Oral hygiene is a very important part of our lifestyle. Without a healthy set of teeth or gums, daily life-sustaining activities such as eating and speaking can be affected. Not following a good oral routine can also result in cavities and gum diseases. Read along to know how your dental health can affect your overall health and lifestyle.
Dental Health and Lifestyle
Our mouth, like any other part of our body, is in constant contact with usually harmless bacteria. This bacterium can attack the food stuck between our teeth and gums. However, the same can be avoided by following a proper oral routine including brushing, flossing and rinsing.
When the bacteria and plaque in our mouth build up in absence of a dental routine, it leads to problems such as cavities and gum diseases. The scary part is that once your tooth gets decayed, it cannot be reversed. It is then followed by frequent dentist visits and painful expensive treatments.
Impact of Dental Health on Lifestyle
Poor dental health not only impacts our smiles but also affects daily activities like eating and speaking. However, that's not it. Studies have shown it might also contribute to other diseases and problems such as:
- Endocarditis: Endocarditis is an inflammation of the endocardium, the inside lining of your heart. Bacterial overgrowth is the most common cause of endocarditis. Although these bacteria generally exist on the inner or outer surfaces of our body, having bad oral health or gum diseases can introduce these bacteria into our bodies.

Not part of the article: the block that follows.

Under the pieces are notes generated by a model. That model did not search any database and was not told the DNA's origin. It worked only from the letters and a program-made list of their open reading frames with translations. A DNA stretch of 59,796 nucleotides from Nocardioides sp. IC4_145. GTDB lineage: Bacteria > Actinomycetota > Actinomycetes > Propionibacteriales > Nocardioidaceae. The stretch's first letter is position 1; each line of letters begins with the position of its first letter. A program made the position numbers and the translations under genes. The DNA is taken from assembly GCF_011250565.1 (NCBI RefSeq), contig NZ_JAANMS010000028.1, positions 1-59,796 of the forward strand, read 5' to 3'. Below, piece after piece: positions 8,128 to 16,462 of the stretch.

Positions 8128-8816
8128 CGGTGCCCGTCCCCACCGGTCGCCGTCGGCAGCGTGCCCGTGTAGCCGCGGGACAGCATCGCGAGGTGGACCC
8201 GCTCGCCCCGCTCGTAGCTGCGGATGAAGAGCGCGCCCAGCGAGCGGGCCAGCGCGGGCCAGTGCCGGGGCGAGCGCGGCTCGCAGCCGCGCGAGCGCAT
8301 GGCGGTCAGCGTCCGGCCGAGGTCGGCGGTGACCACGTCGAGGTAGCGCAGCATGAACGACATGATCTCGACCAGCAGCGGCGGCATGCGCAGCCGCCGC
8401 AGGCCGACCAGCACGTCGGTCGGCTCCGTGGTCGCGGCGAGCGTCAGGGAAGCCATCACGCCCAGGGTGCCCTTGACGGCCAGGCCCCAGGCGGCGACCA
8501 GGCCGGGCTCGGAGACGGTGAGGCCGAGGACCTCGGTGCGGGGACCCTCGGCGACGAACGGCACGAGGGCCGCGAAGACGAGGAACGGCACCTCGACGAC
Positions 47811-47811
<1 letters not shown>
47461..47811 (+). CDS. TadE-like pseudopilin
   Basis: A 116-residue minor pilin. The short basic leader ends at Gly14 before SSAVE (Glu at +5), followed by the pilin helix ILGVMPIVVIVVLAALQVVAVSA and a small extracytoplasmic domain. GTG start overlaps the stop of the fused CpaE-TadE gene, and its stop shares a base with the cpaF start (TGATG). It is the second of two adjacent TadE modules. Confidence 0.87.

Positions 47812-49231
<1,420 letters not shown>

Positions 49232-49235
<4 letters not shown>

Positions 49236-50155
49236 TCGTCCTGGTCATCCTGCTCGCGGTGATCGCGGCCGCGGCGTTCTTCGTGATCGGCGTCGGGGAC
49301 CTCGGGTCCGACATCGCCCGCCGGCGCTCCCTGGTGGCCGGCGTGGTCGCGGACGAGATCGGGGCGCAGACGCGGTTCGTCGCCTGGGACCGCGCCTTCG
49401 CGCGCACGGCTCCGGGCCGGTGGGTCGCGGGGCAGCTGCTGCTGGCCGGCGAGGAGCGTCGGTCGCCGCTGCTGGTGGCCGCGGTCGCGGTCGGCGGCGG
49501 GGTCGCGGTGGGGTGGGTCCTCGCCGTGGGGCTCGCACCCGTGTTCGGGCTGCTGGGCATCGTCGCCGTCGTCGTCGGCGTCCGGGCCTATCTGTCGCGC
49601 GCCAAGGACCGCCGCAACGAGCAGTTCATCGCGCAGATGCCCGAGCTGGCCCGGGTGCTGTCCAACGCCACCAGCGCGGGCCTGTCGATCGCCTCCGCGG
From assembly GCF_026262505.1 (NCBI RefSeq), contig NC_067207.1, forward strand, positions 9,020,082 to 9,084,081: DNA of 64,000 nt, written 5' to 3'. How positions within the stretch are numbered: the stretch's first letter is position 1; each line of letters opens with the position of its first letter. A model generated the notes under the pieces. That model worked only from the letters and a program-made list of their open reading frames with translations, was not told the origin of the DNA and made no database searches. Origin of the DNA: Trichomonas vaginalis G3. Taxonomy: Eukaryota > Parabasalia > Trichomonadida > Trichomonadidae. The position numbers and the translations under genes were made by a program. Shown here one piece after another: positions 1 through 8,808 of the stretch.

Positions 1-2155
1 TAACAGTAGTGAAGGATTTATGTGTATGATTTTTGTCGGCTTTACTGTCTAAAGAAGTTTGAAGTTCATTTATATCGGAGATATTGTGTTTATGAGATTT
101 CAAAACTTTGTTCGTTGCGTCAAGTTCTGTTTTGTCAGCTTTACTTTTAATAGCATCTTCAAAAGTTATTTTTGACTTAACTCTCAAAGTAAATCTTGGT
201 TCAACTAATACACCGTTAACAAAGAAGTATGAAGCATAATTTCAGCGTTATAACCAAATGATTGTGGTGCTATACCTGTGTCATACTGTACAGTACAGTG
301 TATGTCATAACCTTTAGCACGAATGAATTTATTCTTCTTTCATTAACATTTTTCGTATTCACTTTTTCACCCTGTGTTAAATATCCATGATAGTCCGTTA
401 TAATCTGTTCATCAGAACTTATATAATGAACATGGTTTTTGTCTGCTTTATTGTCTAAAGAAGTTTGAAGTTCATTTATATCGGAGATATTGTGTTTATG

- Atherosclerosis: The buildup of plaque in the inner lining of an artery causes atherosclerosis or thickening or hardening of the arteries. Plaques can burst, resulting in a clot that obstructs the artery. The reason for atherosclerosis hasn't been discovered correctly yet, however oral bacteria may cause inflammation and infections, which can lead to heart disease, clogged arteries, and stroke, according to some studies.
- Complications during pregnancy and childbirth: Premature birth and low birth weight have been connected to periodontitis. Gum disease, also known as periodontitis, is a common infection that affects the soft tissue and bone that support the teeth. The majority of cases of periodontitis can be avoided with proper dental hygiene.
Impact of Lifestyle on Dental Health
Several disorders, including cavities, periodontal disease, and oral cancer, can have an impact on oral health. Genetics, systemic disorders, and whether or not you have an accident that affects your pearly whites are all factors that can affect how well your smile endures over time. However, our daily behaviours also have a significant impact on your oral health. Some of them are:
- Diet: Your diet not only affects your physical health but also has a great impact on your dental health. It may be more difficult for tissues in your mouth to resist infection if you don't get enough of certain nutrients in your diet. For instance, having a calcium-rich diet such as cheese, eggs and almonds can strengthen your enamel and prevent tooth decay. Avoid eating sugar and drinking sugar drinks if you have any dental problems